While some of the stylistic trappings have changed and clubs have come and gone, Adler continues on his road as one of the S.F. Bay Area scene’s most exciting performers. “Whether I’m playing live, or recording a CD, I’m always conscious of the melodic content of my solos,” he says. “Whenever I take the horn to my mouth, or the pen to the paper, my goal is to create music with melodies people remember, something they can sing along with.” Mission accomplished thus far. His multicultural band Rain-bo Tribe hit high on the New Adult Contemporary Charts in 1993 with their recording debut “What They Don’t Tell You.” The album hit #14 in the Gavin Report and Black Radio Exclusive, and Number 20 with a bullet in Radio & Records. Jazziz Magazine touted his solo debut “The Dream” as “a grand mixture of radio friendly ballads and punchy riffs, full of potent sparks,” and his eclectic “Short Stories” received similar accolades as it found its audience. His latest band, Times 4, has been called one of the finest jazz-funk-soul combos in California” by noted jazz columnist Jim Harrington of the San Jose Mercury News and Oakland Tribune.
Growing up in the San Francisco Bay area, Adler started on the piano at age five before picking up the clarinet in grade school. In high school, inspired by Grover Washington Jr.’s classic Mr. Magic, he traded in his clarinet for the tenor saxophone, and began studying the playing of the jazz masters. In college, he became a vital part of the jazz ensemble at UC Berkeley, touring Japan, Northern Europe, Poland and Scandinavia. Along with his formal Berkeley training, Adler studied privately with several teachers, including legendary sax man Joe Henderson. A move to Los Angeles led to numerous musical opportunities, and he has amassed an exciting resume as a composer, performer, producer and arranger for a wide variety of recording artists. In addition, he has written numerous scores and soundtracks for film, as well as commercial jingles for TV and radio. Besides the ‘Nita Whitaker hit “Love Me Down Slowly,” his songs have been recorded by ASAP (“The Girl Who Could Fly,” a Japanese release that sold over 300,000 copies), Javetta Steele, Denitria Champ, Motown Recording artist Ronee Martin, the TerpsiCorps Dance Company, Rain-bo Tribe and Times 4.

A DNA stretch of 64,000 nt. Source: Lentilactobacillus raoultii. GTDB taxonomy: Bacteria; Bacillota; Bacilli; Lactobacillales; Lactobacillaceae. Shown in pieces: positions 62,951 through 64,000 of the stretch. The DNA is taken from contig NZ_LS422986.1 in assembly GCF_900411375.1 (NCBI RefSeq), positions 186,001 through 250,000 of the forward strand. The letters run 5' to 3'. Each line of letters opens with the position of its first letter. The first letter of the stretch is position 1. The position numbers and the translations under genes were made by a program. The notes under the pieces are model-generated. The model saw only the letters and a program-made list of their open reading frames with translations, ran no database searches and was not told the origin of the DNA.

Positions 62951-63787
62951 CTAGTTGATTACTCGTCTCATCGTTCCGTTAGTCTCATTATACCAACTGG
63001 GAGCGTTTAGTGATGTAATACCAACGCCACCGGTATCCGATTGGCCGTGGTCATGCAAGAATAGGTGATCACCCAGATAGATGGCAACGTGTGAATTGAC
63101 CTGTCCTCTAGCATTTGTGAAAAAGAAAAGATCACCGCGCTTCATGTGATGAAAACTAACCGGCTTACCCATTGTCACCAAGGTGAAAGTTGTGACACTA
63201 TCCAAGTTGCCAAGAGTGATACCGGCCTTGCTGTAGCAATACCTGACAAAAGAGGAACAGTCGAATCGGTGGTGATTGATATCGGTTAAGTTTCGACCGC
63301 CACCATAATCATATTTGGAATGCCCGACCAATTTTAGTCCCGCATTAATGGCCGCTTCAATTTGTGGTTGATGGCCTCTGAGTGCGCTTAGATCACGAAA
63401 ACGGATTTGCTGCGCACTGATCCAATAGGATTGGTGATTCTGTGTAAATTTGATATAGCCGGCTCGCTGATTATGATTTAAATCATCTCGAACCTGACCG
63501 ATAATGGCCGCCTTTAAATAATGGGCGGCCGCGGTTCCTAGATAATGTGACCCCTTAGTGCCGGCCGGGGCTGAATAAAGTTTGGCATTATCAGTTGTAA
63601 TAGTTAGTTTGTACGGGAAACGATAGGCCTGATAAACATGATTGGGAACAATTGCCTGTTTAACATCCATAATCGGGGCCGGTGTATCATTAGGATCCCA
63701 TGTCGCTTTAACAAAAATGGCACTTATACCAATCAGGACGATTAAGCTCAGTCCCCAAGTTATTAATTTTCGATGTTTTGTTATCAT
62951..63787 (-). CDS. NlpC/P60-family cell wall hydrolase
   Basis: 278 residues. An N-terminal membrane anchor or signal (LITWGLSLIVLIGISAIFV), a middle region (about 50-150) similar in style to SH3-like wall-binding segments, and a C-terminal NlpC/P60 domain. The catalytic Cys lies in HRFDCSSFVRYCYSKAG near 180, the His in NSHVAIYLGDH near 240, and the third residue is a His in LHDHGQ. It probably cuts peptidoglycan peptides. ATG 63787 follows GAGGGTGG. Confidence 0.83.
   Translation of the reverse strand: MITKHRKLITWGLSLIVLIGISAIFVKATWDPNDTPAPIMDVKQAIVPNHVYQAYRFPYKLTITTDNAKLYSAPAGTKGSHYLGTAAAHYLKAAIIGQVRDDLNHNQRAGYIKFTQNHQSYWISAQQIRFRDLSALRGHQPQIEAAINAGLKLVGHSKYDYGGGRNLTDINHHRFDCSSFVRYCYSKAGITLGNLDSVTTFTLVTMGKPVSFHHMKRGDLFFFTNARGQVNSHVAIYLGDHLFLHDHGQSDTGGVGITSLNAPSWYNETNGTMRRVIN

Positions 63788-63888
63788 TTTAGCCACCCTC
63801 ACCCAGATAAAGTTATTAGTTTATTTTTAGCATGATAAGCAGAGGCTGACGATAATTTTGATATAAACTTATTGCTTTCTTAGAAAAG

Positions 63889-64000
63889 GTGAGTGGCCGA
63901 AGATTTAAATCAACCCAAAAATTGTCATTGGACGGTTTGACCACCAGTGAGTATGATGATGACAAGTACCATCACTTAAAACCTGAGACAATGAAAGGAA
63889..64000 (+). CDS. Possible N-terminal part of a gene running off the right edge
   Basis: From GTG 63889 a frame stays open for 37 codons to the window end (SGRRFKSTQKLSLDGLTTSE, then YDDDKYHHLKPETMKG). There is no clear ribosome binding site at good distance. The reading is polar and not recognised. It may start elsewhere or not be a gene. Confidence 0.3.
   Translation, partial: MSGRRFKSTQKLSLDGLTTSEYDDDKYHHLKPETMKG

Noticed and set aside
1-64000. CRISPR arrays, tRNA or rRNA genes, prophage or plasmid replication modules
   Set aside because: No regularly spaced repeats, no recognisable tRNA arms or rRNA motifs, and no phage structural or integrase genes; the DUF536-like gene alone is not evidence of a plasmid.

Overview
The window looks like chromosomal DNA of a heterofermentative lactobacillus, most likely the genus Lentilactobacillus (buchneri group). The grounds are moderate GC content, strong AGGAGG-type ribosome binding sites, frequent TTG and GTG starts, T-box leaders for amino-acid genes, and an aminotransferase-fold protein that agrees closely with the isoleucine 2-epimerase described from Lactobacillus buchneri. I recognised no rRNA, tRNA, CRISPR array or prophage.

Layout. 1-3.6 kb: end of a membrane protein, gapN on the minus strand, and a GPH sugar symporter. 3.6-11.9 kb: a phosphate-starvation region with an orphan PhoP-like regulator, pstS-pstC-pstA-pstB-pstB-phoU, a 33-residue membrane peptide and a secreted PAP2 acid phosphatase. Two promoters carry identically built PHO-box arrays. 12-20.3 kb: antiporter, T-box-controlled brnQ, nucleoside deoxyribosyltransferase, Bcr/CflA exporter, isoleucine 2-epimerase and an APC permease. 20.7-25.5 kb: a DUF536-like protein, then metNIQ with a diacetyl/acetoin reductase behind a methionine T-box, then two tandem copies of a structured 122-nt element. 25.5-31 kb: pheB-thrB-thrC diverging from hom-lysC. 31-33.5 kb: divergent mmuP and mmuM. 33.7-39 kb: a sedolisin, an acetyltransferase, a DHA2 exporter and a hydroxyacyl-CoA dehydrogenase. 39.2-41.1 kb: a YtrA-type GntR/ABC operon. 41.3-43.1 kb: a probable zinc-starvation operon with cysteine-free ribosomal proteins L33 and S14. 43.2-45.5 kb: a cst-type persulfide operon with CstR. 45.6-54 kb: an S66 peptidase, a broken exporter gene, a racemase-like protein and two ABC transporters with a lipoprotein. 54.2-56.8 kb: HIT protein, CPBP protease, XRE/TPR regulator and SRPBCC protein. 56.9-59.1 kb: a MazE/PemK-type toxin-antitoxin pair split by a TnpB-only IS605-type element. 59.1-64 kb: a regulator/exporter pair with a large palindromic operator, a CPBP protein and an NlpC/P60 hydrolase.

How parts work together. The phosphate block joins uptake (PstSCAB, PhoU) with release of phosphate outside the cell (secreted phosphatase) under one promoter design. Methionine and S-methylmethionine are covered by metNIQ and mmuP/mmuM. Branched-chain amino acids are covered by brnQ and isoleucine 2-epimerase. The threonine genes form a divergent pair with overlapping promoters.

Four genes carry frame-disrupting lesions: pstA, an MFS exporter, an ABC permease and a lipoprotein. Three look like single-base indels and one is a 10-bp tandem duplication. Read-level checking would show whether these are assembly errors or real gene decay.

Adler has performed on albums by artists such as kd lang, Olivia Newton-John, and The Jets, has been in bands opening for Lee Ritenour, BB King, Sonny Rollins, Robert Cray and Roy Hargrove. He was the featured sax soloist on the theme song for the TV show The Newz. Some of his soundtrack work includes a tune on Fox TV’s “New York Undercover,” the score for the film “On The Edge” and the tune “Read My Lips” from the film “Rich Girl.”
A New Record Label - Groove Tonic Media
Adler has also taken the leap into the business and marketing end of the industry, launching his own label, Groove Tonic Media. “It’s difficult being an artist on a small label where they can’t always give your project full attention,” he says. “Rather than dwell on the negative, I chose to take control of my career and my music and handle all the crucial details myself. This album was created entirely on a Macintosh computer, from the recording, to the mix, to the album graphics. The lesson I’m trying to teach people is, with all this new technology, you don’t need a specialist to make a record...you can literally try this at home! I know a lot of great musicians who are finding it hard to get their music heard. My plan is to show them the tools, and build a cooperative label so talented artists can get their work to the people themselves.”
Both musically and business-wise, Lincoln Adler is committed to following his heart, wherever the music takes him. “Are You In There?” reaches to his core and finds him exploring what seems like new avenues, but which have always been part of who he truly is. It makes for one of our greatest musical discoveries.